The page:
Summary: Type II secretion system (T2SS), protein L
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Type II secretion system (T2SS), protein L Provide feedback
This family consists of Type II secretion system protein L sequences from several Gram-negative (diderm) bacteria. The Type II secretion system, also called Secretion-dependent pathway (SDP), is responsible for extracellular secretion of a number of different proteins, including proteases and toxins. This pathway supports secretion of proteins across the cell envelope in two distinct steps, in which the second step, involving translocation through the outer membrane, is assisted by at least 13 different gene products. T2SL is predicted to contain a large cytoplasmic domain represented by this family and has been shown to interact with the autophosphorylating cytoplasmic membrane protein T2SE. It is thought that the tri-molecular complex of T2SL, T2SE (PF00437) and T2SM (PF04612) might be involved in regulating the opening and closing of the secretion pore and/or transducing energy to the site of outer membrane translocation .
Sandkvist M, Hough LP, Bagdasarian MM, Bagdasarian M; , J Bacteriol 1999;181:3129-3135.: Direct interaction of the EpsL and EpsM proteins of the general secretion apparatus in Vibrio cholerae. PUBMED:10322014 EPMC:10322014
Peabody CR, Chung YJ, Yen MR, Vidal-Ingigliardi D, Pugsley AP, Saier MH Jr;, Microbiology. 2003;149:3051-3072.: Type II protein secretion and its relationship to bacterial type IV pili and archaeal flagella. PUBMED:14600218 EPMC:14600218
Desvaux M, Hebraud M, Talon R, Henderson IR;, Trends Microbiol. 2009;17:139-145.: Secretion and subcellular localizations of bacterial proteins: a semantic awareness issue. PUBMED:19299134 EPMC:19299134
External database links
This tab holds annotation information from the InterPro database.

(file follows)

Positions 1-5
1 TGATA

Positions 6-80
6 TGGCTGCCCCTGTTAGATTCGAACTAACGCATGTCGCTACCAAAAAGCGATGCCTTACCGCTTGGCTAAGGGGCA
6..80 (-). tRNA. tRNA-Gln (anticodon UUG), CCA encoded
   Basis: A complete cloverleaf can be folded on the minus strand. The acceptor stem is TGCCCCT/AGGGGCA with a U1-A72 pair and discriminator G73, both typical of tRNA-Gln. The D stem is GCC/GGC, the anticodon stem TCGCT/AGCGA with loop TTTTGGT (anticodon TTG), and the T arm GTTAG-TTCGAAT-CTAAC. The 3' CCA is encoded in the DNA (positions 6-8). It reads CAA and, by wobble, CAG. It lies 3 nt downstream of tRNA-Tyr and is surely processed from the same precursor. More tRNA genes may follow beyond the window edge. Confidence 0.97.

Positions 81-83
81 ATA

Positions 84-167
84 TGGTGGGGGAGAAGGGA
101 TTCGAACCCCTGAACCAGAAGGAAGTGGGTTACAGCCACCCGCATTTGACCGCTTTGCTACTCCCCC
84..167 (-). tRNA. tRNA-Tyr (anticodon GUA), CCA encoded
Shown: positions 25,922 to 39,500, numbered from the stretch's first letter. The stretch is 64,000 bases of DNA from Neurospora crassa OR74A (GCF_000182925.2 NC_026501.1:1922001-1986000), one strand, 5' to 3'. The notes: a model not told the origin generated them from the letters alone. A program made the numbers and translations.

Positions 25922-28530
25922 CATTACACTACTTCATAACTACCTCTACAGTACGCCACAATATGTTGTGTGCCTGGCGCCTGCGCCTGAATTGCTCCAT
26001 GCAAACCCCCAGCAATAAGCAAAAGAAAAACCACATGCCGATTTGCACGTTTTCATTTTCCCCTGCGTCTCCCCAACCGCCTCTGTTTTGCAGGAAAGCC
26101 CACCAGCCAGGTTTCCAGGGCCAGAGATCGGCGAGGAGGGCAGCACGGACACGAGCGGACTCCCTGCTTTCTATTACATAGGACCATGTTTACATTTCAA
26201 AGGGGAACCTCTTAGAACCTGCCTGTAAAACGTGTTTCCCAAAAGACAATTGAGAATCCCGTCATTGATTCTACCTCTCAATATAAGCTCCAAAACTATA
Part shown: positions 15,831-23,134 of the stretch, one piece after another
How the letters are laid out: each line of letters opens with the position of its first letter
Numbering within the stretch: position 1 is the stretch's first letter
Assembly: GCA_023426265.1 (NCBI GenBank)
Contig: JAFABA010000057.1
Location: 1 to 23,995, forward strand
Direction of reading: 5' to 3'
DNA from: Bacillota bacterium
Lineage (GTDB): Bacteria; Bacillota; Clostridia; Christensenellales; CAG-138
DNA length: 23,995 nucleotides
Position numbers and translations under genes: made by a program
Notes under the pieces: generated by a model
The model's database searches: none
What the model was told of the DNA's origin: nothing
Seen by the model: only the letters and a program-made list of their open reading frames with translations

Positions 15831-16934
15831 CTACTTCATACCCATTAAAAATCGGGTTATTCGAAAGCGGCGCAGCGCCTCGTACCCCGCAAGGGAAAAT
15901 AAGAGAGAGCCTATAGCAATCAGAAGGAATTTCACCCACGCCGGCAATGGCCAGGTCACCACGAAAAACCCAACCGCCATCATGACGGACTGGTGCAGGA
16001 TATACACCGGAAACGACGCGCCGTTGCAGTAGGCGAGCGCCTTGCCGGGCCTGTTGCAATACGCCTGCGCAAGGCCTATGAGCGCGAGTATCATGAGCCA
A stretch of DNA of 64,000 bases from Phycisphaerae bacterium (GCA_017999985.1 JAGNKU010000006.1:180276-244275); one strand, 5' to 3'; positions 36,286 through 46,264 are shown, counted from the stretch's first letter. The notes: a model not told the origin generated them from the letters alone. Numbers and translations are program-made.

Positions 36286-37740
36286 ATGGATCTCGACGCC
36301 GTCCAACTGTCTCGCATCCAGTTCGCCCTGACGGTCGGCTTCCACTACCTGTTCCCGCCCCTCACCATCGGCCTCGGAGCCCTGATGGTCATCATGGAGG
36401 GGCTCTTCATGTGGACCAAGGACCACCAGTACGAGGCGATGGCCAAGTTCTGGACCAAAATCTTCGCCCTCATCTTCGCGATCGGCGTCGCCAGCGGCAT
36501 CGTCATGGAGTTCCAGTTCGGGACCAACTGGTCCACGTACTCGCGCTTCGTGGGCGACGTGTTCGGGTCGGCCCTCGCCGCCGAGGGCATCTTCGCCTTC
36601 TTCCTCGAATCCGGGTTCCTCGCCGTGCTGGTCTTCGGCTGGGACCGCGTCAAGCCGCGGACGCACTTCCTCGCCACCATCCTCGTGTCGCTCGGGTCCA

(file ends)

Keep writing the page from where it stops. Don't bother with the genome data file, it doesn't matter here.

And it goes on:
InterPro entry IPR024230
The general secretion pathway of Gram-negative bacteria is responsible for extracellular secretion of a number of different proteins, including proteases and toxins. This pathway supports secretion of proteins across the cell envelope in two distinct steps, in which the second step, involving translocation through the outer membrane, is assisted by at least 13 different gene products. GspL is predicted to contain a large cytoplasmic domain and has been shown to interact with the autophosphorylating cytoplasmic membrane protein GspE. It is thought that the tri-molecular complex of GspL, GspE and GspM might be involved in regulating the opening and closing of the secretion pore and/or transducing energy to the site of outer membrane translocation [PUBMED:10322014].
This N-terminal domain is found in general secretion pathway protein L sequences from several Gram-negative bacteria. It is a cytoplasmic domain that shows structural homology with the superfamily of actin-like ATPases [PUBMED:15533433].
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Curation and family details
|Seed source:||Pfam-B_6494 (release 7.7)|
|Author:||Moxon SJ, Bateman A, Desvaux M|
|Number in seed:||19|
|Number in full:||962|
|Average length of the domain:||221.90 aa|
|Average identity of full alignment:||22 %|
|Average coverage of the sequence by the domain:||57.66 %|
|HMM build commands:||
build method: hmmbuild -o /dev/null HMM SEED
search method: hmmsearch -Z 23193494 -E 1000 --cpu 4 HMM pfamseq
|Family (HMM) version:||8|
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For those sequences which have a structure in the Protein DataBank, we use the mapping between UniProt, PDB and Pfam coordinate systems from the PDBe group, to allow us to map Pfam domains onto UniProt sequences and three-dimensional protein structures. The table below shows the structures on which the T2SL domain has been found. There are 4 instances of this domain found in the PDB. Note that there may be multiple copies of the domain in a single PDB structure, since many structures contain multiple copies of the same protein seqence.
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